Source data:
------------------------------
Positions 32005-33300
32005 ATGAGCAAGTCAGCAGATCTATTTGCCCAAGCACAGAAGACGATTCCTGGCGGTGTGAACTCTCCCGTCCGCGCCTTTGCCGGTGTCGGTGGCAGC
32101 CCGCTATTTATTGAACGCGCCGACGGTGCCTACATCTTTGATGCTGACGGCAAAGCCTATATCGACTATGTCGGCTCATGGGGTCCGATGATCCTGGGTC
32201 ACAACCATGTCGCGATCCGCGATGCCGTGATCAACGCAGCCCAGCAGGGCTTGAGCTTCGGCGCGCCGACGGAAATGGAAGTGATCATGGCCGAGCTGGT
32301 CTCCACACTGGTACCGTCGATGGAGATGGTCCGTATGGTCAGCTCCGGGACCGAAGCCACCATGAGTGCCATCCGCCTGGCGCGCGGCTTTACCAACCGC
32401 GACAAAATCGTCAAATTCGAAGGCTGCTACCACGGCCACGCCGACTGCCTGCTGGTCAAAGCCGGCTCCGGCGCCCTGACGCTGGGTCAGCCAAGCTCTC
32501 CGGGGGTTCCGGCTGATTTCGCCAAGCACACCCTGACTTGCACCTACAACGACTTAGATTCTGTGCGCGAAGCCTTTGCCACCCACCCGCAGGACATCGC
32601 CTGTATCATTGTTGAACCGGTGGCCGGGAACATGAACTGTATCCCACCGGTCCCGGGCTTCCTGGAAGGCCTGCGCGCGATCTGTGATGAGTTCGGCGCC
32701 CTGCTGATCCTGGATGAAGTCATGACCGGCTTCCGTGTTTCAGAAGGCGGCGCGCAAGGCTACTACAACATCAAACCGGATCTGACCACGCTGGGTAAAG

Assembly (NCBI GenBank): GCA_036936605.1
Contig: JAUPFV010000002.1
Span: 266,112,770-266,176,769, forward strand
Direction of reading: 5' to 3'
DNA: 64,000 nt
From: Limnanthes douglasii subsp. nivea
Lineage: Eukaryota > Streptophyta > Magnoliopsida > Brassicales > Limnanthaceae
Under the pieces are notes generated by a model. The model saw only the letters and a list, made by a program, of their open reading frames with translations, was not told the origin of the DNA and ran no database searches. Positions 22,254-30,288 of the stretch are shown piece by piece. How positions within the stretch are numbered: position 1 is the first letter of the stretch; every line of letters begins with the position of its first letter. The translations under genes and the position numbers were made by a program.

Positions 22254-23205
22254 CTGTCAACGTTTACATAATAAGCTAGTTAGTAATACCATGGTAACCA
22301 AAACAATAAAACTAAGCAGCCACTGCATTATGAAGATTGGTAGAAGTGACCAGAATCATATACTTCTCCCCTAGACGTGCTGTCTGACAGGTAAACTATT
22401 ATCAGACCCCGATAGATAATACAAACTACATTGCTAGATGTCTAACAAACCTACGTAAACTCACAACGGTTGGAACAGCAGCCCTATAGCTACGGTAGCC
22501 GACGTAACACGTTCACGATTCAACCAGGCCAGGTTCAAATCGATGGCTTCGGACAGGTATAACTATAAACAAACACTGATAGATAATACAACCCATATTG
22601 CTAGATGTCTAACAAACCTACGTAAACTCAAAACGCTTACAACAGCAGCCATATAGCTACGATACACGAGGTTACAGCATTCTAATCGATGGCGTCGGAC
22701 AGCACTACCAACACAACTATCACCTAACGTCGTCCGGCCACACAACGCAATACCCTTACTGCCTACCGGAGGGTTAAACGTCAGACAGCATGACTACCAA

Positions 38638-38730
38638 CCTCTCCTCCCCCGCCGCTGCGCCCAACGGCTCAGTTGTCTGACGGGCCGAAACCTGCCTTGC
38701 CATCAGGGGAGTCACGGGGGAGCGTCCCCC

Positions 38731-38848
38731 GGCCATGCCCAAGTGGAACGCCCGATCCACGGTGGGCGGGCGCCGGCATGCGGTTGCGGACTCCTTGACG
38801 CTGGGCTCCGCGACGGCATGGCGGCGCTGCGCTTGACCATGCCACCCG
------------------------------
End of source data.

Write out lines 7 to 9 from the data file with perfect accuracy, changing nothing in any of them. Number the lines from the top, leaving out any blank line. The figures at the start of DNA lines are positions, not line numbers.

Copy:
32501 CGGGGGTTCCGGCTGATTTCGCCAAGCACACCCTGACTTGCACCTACAACGACTTAGATTCTGTGCGCGAAGCCTTTGCCACCCACCCGCAGGACATCGC
32601 CTGTATCATTGTTGAACCGGTGGCCGGGAACATGAACTGTATCCCACCGGTCCCGGGCTTCCTGGAAGGCCTGCGCGCGATCTGTGATGAGTTCGGCGCC
32701 CTGCTGATCCTGGATGAAGTCATGACCGGCTTCCGTGTTTCAGAAGGCGGCGCGCAAGGCTACTACAACATCAAACCGGATCTGACCACGCTGGGTAAAG